The components that lead to a positive sexual experience for women are complex, which is why medications like female Viagra or Cialis for women may not solve issues relating to sexual dysfunction for every woman. 

Sometimes FSD is caused by physical dysfunction, such as pelvic organ prolapse or endometriosis. Other times, it may be related to psychological issues, like depression, anxiety, or relationship issues (Kershaw, 2022).

FSD is more common in women after menopause, as decreased levels of estrogen can often cause low sexual desire. The change in hormonal makeup that happens during menopause may also increase vaginal dryness or decrease vaginal lubrication, which can reduce sexual desire and cause pain during sex (Kershaw, 2022; Borghi, 2017).

Who shouldn’t take Cialis?

At this time, Cialis is only approved by the FDA for men with erectile dysfunction or an enlarged prostate. It’s not indicated for use in women or children (DailyMed, 2022).

There has been no testing on Cialis in pregnant people, so it’s unclear whether it could cause harm to a fetus. It’s also unclear whether Cialis would be excreted in breast milk, so breastfeeding parents should not use Cialis (DailyMed, 2022).

Other groups who should not take Cialis, according to the FDA, include (DailyMed, 2022):

Before taking Cialis, you should discuss any medications you are taking with your healthcare provider. Cialis may not be recommended in people who take alpha-blockers or blood pressure medications (DailyMed, 2022).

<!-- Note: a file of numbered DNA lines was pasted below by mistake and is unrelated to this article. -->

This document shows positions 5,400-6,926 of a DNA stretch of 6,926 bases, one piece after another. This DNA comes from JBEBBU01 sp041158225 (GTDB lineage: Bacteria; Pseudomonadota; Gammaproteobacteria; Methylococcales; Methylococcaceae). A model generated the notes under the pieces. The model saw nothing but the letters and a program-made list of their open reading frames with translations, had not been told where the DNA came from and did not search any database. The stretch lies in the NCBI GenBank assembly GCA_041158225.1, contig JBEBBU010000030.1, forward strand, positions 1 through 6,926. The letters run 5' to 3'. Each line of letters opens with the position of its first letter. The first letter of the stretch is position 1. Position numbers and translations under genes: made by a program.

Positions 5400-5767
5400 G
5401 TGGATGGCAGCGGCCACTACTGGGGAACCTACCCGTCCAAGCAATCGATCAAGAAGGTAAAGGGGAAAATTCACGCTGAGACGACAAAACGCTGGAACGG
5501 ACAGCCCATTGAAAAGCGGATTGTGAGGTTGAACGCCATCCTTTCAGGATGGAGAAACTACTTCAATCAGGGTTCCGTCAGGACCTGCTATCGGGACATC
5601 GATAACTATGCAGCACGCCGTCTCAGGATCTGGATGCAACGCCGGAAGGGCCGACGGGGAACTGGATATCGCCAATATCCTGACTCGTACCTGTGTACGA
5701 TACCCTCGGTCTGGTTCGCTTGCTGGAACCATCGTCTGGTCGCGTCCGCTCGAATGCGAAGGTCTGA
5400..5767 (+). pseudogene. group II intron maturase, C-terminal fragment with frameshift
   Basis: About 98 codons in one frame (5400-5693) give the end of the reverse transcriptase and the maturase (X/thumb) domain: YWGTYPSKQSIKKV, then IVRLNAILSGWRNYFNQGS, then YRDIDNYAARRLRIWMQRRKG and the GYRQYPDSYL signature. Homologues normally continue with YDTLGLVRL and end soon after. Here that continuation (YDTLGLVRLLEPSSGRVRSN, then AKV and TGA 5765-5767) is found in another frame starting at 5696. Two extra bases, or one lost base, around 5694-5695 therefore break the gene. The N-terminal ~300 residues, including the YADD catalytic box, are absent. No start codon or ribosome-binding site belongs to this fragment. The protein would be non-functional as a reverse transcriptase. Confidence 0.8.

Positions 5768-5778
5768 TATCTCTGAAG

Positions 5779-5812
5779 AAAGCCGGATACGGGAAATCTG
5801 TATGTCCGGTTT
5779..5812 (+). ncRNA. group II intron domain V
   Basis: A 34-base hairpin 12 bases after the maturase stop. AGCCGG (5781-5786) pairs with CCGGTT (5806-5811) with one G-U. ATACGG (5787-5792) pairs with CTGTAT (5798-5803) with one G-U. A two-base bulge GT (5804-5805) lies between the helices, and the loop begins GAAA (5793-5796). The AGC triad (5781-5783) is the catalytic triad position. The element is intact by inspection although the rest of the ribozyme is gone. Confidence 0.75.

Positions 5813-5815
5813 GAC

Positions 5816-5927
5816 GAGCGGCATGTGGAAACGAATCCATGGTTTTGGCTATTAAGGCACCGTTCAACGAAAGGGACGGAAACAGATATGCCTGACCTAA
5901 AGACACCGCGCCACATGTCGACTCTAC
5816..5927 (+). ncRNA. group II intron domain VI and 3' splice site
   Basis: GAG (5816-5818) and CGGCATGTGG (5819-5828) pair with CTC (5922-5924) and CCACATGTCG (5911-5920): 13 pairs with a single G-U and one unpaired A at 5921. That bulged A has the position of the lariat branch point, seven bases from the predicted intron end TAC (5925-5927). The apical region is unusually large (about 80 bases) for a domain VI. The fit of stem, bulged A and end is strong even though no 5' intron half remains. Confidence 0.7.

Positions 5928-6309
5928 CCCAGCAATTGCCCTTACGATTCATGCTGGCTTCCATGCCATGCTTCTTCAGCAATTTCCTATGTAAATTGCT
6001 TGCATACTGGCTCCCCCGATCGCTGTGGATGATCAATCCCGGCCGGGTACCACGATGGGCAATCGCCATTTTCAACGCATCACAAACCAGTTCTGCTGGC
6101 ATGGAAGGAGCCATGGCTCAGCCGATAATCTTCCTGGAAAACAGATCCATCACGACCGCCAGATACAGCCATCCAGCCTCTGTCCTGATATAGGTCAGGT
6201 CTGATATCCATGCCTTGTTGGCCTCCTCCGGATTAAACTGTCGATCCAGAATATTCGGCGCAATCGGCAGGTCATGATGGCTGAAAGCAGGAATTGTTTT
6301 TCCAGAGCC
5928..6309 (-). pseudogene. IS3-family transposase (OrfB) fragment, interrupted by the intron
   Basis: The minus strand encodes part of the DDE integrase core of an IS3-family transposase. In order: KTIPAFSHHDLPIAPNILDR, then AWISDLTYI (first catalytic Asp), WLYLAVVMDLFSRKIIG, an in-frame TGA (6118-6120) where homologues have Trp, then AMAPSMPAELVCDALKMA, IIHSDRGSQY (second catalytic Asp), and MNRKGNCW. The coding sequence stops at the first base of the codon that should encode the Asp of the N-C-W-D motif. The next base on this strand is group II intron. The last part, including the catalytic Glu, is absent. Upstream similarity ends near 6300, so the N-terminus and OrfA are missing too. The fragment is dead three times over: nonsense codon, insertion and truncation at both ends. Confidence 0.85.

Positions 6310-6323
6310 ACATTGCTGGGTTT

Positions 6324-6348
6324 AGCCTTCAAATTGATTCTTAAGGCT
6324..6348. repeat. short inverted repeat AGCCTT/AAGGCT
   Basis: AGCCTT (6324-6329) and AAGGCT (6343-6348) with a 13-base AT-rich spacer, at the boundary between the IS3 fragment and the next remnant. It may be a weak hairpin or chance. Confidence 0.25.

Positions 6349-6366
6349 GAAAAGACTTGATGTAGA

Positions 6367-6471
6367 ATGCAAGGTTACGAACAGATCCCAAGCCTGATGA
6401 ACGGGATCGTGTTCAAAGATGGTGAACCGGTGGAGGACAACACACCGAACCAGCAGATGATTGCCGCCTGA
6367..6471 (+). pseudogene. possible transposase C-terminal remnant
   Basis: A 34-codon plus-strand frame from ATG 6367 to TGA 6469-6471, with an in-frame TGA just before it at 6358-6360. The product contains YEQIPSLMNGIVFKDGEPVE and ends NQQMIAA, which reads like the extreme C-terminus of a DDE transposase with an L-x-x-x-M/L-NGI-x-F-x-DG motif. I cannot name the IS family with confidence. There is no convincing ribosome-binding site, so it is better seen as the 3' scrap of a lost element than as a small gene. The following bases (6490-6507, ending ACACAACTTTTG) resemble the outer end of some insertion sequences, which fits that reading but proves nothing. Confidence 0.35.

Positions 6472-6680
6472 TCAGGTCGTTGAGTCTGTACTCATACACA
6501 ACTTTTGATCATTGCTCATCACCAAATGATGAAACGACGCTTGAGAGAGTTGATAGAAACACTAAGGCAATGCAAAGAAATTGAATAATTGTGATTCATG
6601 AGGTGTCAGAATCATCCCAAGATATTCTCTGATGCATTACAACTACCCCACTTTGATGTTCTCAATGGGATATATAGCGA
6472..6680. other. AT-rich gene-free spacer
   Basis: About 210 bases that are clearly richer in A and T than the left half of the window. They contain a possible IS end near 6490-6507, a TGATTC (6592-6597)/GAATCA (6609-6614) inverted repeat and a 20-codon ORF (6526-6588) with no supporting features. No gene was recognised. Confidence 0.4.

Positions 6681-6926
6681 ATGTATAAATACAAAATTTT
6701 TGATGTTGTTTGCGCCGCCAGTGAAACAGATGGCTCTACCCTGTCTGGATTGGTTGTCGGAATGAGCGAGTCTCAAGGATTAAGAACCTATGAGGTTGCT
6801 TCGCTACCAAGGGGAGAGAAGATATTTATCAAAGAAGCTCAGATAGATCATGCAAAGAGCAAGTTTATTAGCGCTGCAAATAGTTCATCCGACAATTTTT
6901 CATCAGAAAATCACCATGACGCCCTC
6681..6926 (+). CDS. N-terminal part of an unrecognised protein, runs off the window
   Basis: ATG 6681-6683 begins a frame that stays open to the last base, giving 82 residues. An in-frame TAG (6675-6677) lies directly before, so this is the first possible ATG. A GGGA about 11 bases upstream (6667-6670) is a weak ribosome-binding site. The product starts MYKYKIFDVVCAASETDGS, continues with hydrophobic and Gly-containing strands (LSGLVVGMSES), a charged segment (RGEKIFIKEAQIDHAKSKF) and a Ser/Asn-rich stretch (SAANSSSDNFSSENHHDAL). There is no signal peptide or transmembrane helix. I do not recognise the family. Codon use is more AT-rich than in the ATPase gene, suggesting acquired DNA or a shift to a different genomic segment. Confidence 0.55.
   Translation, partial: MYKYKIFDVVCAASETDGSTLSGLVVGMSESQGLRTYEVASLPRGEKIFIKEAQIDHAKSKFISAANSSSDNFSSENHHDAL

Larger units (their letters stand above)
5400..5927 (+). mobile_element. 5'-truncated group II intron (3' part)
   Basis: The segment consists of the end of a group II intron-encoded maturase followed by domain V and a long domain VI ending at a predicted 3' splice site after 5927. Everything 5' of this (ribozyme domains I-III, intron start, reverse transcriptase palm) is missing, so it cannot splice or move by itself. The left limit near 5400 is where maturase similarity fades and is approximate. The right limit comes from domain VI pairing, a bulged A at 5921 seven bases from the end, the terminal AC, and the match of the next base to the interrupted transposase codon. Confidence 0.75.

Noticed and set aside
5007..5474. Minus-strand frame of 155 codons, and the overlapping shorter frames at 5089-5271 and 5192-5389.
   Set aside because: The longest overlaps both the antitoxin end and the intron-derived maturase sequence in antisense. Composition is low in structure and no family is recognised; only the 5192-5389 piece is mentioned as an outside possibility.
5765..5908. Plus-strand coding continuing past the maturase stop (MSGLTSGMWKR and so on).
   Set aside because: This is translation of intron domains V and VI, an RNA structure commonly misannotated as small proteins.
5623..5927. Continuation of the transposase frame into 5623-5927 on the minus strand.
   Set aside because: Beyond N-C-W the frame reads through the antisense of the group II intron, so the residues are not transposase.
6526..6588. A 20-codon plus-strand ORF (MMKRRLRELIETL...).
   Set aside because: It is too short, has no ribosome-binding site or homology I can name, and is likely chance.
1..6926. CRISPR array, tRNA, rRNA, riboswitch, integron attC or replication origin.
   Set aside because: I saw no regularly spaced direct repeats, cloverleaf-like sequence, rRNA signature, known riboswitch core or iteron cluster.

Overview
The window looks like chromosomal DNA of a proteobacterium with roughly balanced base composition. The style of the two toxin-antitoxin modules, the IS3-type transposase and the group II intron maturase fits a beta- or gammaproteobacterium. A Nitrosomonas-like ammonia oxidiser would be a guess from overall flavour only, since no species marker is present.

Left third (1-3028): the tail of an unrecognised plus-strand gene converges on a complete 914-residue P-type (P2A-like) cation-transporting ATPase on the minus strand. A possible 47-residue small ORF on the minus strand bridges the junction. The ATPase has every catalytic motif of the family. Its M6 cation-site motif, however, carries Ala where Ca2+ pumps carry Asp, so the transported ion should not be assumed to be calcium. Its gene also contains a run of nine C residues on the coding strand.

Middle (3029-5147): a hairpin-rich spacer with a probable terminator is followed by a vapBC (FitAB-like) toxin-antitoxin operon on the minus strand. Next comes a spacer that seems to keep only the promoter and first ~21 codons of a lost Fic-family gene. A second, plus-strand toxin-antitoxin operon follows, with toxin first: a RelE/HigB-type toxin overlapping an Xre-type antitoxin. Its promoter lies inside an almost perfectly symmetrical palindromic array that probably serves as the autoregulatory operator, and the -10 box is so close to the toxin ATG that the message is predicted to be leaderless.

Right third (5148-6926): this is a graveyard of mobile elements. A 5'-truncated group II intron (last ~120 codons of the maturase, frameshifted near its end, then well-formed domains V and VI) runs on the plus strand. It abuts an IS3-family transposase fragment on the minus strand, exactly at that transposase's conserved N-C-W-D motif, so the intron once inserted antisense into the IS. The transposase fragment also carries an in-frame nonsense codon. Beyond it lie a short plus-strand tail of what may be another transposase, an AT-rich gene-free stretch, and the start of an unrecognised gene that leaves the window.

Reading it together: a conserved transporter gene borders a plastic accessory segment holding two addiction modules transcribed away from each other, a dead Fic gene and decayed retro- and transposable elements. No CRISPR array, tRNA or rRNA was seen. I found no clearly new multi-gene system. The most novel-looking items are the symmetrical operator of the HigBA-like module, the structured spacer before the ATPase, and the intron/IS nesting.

Other treatments for female sexual arousal disorder

Understanding what is causing a woman’s FSD is the key to treating it properly. Often, providers who treat FSD take a holistic approach, addressing any psychological concerns, interpersonal issues, as well as physical or medical conditions.

Psychological and interpersonal issues can be addressed through psychotherapy or sex therapy. Couples therapy can be helpful when it comes to improving communication about sexual preferences and desires (Faubion, 2015). One study found that mindfulness, acupuncture, and yoga all have potential therapeutic value when it comes to FSD (Brotto, 2008).

Certain medications may help improve FSD symptoms, including (Faubion, 2015):